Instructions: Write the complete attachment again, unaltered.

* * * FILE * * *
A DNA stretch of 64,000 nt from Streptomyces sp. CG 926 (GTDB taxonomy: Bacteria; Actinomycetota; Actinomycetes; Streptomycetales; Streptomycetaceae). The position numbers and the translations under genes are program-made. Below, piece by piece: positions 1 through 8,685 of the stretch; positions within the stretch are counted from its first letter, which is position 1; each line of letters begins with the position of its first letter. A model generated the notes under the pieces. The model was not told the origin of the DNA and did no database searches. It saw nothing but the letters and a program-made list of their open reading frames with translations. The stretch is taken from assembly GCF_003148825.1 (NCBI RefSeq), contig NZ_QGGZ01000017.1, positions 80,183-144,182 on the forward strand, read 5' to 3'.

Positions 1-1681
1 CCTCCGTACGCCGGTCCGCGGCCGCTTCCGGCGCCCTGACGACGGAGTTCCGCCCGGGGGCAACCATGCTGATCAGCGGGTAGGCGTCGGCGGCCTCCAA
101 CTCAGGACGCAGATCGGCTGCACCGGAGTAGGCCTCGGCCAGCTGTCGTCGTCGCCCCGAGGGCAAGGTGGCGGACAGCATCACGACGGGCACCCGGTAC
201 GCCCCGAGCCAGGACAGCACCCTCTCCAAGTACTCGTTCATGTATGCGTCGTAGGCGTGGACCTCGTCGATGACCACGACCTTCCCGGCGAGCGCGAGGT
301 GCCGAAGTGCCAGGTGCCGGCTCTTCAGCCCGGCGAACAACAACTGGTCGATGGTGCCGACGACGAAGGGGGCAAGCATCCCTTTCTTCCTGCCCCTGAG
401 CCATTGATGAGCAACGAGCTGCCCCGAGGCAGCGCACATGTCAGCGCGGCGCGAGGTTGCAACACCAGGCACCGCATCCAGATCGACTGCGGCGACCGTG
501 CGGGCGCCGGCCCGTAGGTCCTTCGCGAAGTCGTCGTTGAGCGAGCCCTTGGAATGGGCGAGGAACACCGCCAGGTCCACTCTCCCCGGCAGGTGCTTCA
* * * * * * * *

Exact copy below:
A DNA stretch of 64,000 nt from Streptomyces sp. CG 926 (GTDB taxonomy: Bacteria; Actinomycetota; Actinomycetes; Streptomycetales; Streptomycetaceae). The position numbers and the translations under genes are program-made. Below, piece by piece: positions 1 through 8,685 of the stretch; positions within the stretch are counted from its first letter, which is position 1; each line of letters begins with the position of its first letter. A model generated the notes under the pieces. The model was not told the origin of the DNA and did no database searches. It saw nothing but the letters and a program-made list of their open reading frames with translations. The stretch is taken from assembly GCF_003148825.1 (NCBI RefSeq), contig NZ_QGGZ01000017.1, positions 80,183-144,182 on the forward strand, read 5' to 3'.

Positions 1-1681
1 CCTCCGTACGCCGGTCCGCGGCCGCTTCCGGCGCCCTGACGACGGAGTTCCGCCCGGGGGCAACCATGCTGATCAGCGGGTAGGCGTCGGCGGCCTCCAA
101 CTCAGGACGCAGATCGGCTGCACCGGAGTAGGCCTCGGCCAGCTGTCGTCGTCGCCCCGAGGGCAAGGTGGCGGACAGCATCACGACGGGCACCCGGTAC
201 GCCCCGAGCCAGGACAGCACCCTCTCCAAGTACTCGTTCATGTATGCGTCGTAGGCGTGGACCTCGTCGATGACCACGACCTTCCCGGCGAGCGCGAGGT
301 GCCGAAGTGCCAGGTGCCGGCTCTTCAGCCCGGCGAACAACAACTGGTCGATGGTGCCGACGACGAAGGGGGCAAGCATCCCTTTCTTCCTGCCCCTGAG
401 CCATTGATGAGCAACGAGCTGCCCCGAGGCAGCGCACATGTCAGCGCGGCGCGAGGTTGCAACACCAGGCACCGCATCCAGATCGACTGCGGCGACCGTG
501 CGGGCGCCGGCCCGTAGGTCCTTCGCGAAGTCGTCGTTGAGCGAGCCCTTGGAATGGGCGAGGAACACCGCCAGGTCCACTCTCCCCGGCAGGTGCTTCA